he rating downgrade of TELCO's debentures may pose another credit quality issues for bond funds. And its time that you check the credit quality apart from the returns before you invest in a bond fund.
04-Aug-2001 •Research Desk
Two weeks ago, a leading financial institution faced a credit rating downgrade and this week the auto major TELCO. The rating downgrade of IDBI bonds and certificates of deposit (CD) to AA+ from AAA, was for poor asset quality and reduced spreads. The new rating indicates high safety for these instruments compared to highest safety. However, the highest rating for IDBI's term money bonds and fixed deposits was reaffirmed. This week, Tata Engineering and Locomotive Company's (TELCO) non-convertible debenture issue faced a downgrade to AA- from AA, though the new rating still implies high safety. This comes on the back of sustained weakness in the company's operating profitability and lower demand for commercial vehicles.
The rating downgrade has implications for most bond funds, as these prominent outstanding debt issues will face some value erosion. As we reel in a slower economic growth, this might be a pointer to the emerging scenario. While investing in a bond fund, the greater focus has been the return performance of the fund in recent time periods, than an evaluation of its portfolio's credit quality. Today, it may not be enough to buy a bond fund just for its great performance in recent times and even sustained performance, as a fund can be a stellar performer by owning poor quality debt, which can turn sour one day. A close look at its diversification and portfolio has assumed greater significance now.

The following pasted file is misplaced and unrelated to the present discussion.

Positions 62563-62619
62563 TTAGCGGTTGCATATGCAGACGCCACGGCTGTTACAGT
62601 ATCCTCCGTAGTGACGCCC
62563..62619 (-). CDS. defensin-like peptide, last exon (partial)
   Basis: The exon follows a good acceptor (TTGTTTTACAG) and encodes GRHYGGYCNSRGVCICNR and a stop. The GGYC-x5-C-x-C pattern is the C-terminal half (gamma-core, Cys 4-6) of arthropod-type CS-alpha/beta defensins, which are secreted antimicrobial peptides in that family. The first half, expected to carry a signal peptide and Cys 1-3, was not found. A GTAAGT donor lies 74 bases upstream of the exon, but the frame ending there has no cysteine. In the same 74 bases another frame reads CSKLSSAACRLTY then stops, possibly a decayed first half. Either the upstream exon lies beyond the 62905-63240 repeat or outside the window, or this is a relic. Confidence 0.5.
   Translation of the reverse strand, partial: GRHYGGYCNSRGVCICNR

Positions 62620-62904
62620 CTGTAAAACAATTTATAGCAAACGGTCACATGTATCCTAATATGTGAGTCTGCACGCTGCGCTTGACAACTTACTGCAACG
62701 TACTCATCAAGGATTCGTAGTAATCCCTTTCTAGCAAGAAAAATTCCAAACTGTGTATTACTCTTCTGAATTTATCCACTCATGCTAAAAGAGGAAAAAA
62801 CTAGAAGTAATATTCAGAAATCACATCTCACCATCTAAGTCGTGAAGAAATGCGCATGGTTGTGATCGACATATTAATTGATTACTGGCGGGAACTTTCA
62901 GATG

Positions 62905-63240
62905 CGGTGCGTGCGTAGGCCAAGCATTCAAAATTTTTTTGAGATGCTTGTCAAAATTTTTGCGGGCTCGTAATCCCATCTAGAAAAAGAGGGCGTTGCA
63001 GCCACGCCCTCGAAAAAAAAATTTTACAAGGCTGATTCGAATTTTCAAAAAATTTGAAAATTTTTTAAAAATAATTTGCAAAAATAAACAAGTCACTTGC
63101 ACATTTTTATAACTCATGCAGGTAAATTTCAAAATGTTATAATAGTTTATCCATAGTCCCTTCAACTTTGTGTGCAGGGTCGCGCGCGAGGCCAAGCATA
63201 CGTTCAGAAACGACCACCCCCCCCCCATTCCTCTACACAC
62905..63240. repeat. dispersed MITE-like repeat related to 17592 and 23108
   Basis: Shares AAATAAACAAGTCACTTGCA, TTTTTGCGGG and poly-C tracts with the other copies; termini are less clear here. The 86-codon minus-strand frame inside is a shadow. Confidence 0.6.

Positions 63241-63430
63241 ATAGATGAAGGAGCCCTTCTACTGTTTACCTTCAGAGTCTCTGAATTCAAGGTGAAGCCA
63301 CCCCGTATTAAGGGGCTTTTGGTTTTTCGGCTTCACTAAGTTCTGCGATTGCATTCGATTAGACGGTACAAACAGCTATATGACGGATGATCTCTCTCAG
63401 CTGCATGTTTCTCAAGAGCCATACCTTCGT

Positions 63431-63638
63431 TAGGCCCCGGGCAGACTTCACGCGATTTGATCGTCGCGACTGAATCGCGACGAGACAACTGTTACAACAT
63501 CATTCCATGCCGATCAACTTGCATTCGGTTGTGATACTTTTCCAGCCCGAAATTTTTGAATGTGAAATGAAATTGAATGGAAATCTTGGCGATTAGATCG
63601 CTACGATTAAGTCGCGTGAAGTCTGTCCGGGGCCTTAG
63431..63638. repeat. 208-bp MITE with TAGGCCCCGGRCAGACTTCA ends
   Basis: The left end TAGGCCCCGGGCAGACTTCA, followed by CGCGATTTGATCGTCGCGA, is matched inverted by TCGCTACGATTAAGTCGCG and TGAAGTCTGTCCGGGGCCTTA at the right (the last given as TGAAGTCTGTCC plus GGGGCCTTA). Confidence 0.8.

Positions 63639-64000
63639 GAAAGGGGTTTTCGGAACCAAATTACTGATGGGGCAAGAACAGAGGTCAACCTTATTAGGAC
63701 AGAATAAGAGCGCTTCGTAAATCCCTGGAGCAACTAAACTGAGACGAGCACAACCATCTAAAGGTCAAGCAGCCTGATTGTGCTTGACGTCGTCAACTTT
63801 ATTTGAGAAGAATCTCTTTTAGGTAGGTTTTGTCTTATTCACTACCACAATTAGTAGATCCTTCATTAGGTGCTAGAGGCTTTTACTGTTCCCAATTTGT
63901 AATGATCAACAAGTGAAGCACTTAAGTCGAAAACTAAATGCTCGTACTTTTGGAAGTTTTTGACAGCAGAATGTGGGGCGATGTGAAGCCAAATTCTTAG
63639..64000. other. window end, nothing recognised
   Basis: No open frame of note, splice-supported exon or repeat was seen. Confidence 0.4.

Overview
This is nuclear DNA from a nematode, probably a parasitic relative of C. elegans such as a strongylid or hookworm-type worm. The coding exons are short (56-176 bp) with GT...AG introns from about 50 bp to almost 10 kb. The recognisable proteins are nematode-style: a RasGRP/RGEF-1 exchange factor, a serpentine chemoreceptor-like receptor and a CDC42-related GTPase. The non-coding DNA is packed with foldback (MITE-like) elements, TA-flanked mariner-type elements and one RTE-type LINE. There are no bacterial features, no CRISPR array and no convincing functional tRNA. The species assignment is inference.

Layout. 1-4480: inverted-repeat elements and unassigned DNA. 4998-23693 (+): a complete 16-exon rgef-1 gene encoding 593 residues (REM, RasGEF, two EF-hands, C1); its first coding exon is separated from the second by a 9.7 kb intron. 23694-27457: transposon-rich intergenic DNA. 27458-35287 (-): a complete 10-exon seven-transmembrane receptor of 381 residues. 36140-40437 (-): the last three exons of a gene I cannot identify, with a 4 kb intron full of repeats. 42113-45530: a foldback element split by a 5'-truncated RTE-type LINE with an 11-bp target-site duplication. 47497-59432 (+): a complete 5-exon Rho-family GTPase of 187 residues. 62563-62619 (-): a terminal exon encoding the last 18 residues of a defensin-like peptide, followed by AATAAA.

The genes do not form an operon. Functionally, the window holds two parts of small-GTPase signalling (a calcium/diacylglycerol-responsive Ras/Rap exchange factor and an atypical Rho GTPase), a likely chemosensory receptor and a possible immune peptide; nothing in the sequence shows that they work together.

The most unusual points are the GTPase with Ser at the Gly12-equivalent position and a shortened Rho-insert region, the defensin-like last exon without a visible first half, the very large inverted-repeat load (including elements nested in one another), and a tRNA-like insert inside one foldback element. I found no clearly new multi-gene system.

Rating downgrade apart, it's about time to lower your return expectation from your bond funds, as the consensus is building about the interest rates which have hit the floor. And the successive rate cuts which boosted fund performance in 2001 till date is unlikely to repeat.
Unit Scheme '64:
UTI opened the limited repurchase of 3000 units of Unit Scheme '64 on 1st August 2001. Though, the investors have been very anxious but the actual redemption was fairly low. In the first three days, 15824 unit holders redeemed 2.22 crore units, implying a redemption value of Rs 22.2 crore. Based on this revelation by UTI, the average request works out to around 1405 units per investor. Though it may be early to conclude on the magnitude of likely redemption, but based on the initial response, small investor of Unit Scheme '64 seems to be biting the guaranteed return carrot for the first 3000 units. The redemption price of US-64 will rise from Rs. 10 a unit by 10 paisa every month till May 2003, for the first 3000 unit holding account. Hence the price will be Rs. 10.50 in January 2002, Rs.11 in July 2002 and Rs. 12 in May 2003. Seemingly, it is just the end of a battle for UTI. The real litmus test of investors faith in the Trust will be in January 2002, when Unit Scheme '64 will open for unlimited redemption and sales linked to NAV.
For the week ending August 03, 2001, the market gained 74 points (2.27%) on the Sensex and 54 points (3.52%) on BSE National Index. Technology and tech heavy equity funds posted the biggest gains for the week through Friday, rising an average of 5.1%. ING Growth Portfolio, the aggressive equity fund rose 9.92%, followed by other technology funds. FMCG funds were the laggards of the week, with the only loser being Magnum FMCG.